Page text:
Generation after generation, from time immemorial, a vision of the non-dual nature of reality has been handed down from teacher to student. This vision is known as Vedānta.
Knowledge or vision is common to all—we all have a view of how things are. However, our seeing is coloured by preconceptions and the like, generating error. Through careful analysis, a traditional Vedānta teacher brings clarity to this situation, thereby correcting error.
Essential to this tradition is not only a properly qualified teacher but an adequately prepared student. A qualified teacher is both established in knowledge of the non-dual nature of reality and fully versed in the Upaniṣads, the ancient texts enshrining that vision. An adequately prepared student is one whose mind is quiet and steady enough to hear and follow what is taught, and whose heart holds dear sound values and śraddhā in the teacher and śruti.
Gradually, through śravanam, mananam and nididhyāsanam: listening to the teacher, reflecting on what has been taught, then fully ascertaining it through contemplation, a growth in understanding occurs. This tranformative understanding is not a replacement of one set of notions about reality with another: it is a change in one's view of oneself and the world, an understanding in which dawns an attitudinal shift that brings freedom from unhappiness. That is why it is said to be transformative.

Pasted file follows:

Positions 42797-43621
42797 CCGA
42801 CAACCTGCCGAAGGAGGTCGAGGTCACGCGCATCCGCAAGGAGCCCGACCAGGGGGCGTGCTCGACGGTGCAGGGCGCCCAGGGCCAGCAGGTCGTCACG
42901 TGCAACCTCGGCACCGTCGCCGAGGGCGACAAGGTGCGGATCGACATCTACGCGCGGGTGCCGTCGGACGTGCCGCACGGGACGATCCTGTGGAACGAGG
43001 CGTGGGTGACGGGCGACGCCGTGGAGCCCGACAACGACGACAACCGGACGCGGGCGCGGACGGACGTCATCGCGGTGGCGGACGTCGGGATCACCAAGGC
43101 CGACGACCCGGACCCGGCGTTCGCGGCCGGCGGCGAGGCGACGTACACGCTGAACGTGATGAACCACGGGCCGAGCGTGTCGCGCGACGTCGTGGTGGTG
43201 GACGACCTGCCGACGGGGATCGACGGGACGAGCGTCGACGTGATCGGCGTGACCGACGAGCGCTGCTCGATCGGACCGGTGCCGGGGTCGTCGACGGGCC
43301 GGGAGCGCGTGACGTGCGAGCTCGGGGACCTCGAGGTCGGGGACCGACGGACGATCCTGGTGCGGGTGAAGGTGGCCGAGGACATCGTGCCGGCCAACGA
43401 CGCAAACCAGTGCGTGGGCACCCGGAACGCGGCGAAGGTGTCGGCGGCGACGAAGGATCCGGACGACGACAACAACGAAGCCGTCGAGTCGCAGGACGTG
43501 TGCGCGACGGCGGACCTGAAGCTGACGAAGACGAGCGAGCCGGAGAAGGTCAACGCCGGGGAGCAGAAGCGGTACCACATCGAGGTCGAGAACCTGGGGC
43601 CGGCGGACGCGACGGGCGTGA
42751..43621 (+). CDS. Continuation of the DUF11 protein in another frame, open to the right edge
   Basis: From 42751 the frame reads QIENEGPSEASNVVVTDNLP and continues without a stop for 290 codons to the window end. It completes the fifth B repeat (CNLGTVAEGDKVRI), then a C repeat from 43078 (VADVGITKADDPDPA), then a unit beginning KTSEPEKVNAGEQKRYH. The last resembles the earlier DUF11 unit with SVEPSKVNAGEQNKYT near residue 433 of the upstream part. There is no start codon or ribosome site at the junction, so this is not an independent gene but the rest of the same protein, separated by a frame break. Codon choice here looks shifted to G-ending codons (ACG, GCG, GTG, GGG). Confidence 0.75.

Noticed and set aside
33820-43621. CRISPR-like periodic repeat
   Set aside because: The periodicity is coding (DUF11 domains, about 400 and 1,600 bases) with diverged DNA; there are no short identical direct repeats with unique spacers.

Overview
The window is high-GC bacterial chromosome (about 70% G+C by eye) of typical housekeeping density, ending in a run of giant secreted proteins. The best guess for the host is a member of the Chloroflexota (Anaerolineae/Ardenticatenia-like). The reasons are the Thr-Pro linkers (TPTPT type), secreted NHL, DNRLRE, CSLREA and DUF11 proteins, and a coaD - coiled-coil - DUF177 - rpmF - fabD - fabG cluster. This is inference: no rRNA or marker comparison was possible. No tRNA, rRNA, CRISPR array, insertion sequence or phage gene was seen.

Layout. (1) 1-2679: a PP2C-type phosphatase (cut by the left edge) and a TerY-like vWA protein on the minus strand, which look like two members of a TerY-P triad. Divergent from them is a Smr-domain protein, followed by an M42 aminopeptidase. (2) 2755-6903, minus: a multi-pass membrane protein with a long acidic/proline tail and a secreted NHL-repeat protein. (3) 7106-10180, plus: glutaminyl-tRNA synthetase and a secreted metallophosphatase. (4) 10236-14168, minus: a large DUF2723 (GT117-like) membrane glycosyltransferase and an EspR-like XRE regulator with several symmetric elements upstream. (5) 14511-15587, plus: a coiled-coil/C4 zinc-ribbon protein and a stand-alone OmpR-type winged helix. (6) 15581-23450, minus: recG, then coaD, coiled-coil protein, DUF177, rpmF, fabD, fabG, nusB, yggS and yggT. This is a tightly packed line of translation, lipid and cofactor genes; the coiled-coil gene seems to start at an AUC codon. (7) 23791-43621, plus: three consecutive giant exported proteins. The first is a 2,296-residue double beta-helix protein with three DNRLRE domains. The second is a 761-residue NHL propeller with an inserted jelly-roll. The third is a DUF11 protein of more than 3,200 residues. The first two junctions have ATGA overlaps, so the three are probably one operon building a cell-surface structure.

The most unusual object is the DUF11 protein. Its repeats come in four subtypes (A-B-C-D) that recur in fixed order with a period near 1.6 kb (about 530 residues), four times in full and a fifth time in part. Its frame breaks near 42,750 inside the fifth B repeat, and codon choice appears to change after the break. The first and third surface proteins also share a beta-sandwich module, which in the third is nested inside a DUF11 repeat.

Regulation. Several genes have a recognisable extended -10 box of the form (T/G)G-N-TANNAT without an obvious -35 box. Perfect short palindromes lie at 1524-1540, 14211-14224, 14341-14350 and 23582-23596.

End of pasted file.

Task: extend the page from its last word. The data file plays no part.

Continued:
The accent throughout is on knowledge. Some say that knowledge alone is not enough, that special practices, such as samādhi, are required to either augment or complete one’s understanding. However, truth or reality being ever-present, its hoped-for experience can never come—it is already in and through each and every experience.
Since truth or reality is ever-present, the knowledge that removes the misconceptions covering it is sufficient. Knowledge is the only correction needed because only knowledge, not practices or experiences, removes ignorance.